Which is it!?
Do we even call ourselves a diaspora?!? Is that word even technically applicable?!
A Cuban, Salvadoran and a Venezuelan refugee walk into a bar… are they all part of a unified diaspora?!
Merriam-Webster defines diaspora with two definitions, three parts each:
Two very specific examples are used, along with a particular word that’s caught my eye and mind… ancestral.
And such is the crux that Simón Bolívar set before us all.
The Northern method of colonization was to make the enemy into a savage other. The colonizer becomes the benevolent parent, nurturing the beast to civility. And what followed was the one-drop rule.
The Southern method is to presume that we are all one, the inverse of the one-drop rule, if you will: one drop of non-white blood and you’re indigenous to the land. Magically, all of the Caribbean, Central and South America have become the ancestral homelands for all of her inhabitants.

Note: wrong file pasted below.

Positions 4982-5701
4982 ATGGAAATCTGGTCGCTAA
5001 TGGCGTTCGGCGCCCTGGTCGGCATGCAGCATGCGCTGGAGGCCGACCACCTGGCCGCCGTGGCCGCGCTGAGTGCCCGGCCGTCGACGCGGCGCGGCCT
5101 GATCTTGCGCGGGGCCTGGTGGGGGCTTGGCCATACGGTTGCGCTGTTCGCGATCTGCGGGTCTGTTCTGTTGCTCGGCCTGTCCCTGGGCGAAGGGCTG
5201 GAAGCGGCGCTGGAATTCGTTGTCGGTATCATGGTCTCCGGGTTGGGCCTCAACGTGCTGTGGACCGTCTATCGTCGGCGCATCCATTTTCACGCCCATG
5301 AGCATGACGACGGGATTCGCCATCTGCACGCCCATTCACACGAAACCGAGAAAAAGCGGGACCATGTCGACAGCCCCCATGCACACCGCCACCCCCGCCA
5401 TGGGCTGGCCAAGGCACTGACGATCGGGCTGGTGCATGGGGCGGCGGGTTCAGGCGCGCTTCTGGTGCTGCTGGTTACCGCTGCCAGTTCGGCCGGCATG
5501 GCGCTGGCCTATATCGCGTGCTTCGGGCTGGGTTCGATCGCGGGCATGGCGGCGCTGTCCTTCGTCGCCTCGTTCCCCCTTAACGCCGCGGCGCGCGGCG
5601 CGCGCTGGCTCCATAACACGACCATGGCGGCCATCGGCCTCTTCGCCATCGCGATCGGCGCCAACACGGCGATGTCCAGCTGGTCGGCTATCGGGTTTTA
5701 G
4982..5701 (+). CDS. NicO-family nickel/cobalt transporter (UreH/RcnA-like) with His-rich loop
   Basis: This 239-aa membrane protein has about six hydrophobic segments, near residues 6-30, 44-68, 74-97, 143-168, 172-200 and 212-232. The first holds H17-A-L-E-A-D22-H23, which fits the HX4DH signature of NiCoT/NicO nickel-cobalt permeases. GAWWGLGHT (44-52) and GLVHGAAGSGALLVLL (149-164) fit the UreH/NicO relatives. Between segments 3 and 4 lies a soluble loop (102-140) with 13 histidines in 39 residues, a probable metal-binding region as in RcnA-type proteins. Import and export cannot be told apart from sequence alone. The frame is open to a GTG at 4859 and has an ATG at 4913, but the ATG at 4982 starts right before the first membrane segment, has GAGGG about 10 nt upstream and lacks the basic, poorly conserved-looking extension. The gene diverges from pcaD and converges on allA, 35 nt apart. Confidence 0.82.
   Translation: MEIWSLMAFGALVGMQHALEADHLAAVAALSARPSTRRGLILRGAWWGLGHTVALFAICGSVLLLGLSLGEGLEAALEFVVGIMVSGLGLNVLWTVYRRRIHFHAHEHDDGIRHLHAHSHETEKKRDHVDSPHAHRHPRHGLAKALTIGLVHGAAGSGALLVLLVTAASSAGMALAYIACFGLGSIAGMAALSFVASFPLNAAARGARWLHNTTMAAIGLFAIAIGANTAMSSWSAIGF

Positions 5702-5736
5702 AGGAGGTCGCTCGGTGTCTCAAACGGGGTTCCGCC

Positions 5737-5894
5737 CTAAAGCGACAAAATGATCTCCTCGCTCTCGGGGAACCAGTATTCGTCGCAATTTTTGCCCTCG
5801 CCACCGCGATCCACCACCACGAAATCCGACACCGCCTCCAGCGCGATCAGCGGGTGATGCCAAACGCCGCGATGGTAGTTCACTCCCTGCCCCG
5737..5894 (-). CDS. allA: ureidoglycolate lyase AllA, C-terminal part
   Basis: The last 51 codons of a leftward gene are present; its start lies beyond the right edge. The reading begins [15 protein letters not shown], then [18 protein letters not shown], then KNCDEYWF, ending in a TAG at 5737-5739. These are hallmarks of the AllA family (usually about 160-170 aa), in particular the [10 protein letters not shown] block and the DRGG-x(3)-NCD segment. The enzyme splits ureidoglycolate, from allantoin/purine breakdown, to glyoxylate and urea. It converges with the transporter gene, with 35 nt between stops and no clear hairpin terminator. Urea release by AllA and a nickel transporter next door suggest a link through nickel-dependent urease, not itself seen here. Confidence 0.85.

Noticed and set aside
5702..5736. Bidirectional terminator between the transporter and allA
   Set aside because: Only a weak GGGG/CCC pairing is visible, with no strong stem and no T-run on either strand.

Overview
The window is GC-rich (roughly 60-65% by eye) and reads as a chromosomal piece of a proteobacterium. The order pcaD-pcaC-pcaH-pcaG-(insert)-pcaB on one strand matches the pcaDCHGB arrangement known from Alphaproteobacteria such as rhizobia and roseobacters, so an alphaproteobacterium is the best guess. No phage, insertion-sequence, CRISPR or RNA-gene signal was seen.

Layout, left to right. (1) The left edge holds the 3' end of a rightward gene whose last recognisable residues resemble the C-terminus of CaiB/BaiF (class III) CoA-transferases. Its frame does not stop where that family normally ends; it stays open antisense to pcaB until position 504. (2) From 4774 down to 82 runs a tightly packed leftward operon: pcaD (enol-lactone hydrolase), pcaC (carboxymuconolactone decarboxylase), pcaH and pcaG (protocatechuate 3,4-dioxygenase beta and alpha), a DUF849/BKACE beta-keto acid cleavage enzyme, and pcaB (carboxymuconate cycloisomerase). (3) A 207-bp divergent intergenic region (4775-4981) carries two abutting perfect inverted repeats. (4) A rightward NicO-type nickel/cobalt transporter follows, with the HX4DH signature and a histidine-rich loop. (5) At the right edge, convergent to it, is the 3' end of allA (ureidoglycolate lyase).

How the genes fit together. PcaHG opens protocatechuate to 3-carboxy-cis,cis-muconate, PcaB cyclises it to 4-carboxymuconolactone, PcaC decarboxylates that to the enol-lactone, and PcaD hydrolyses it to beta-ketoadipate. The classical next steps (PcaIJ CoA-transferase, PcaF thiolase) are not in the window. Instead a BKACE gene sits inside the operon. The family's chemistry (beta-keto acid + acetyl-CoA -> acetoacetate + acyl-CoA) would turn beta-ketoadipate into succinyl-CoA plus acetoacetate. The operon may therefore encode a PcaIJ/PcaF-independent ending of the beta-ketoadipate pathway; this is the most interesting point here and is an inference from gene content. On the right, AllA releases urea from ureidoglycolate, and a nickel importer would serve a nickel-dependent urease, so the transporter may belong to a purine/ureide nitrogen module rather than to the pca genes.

What stories are we not telling ourselves?
The Culture Is Broken
We can all see it, from Rosalia winning the Latin Grammy’s to Jose Balvin being hailed as reggaeton royalty. It would be a hilarious joke if it wasn’t so real, and the erasure perpetuated so dangerous.
So let’s heal together… and the first step in healing… is admitting what’s been hurting us.
We’re addicted to our egos, and addicted to a false narrative; the further we are physically removed from the origins of that narrative, the easier it is to rely upon it.
The Southern colonial style diverges from Northern colonial narratives by allowing for the idea that ancestral homelands are being left behind on the journey northward.
And for some, that may certainly be the case… though again, how many of the Latinx talking heads come from this level of poverty and contemporary version of racialized marginalization, or still experience it? Too few for very specific reasons.
[To the corporate Latinx news correspondent… no, getting yelled at by a drunk white guy at a city festival is not the same as being shaded, harassed and mistreated by sober people every day. Your money insulates you and you have access to it for very specific reasons. ]
Do I need to get into specifics?
Truly, I’d prefer not to… save to say, this way others are better enabled to speak for the supposed rest of us.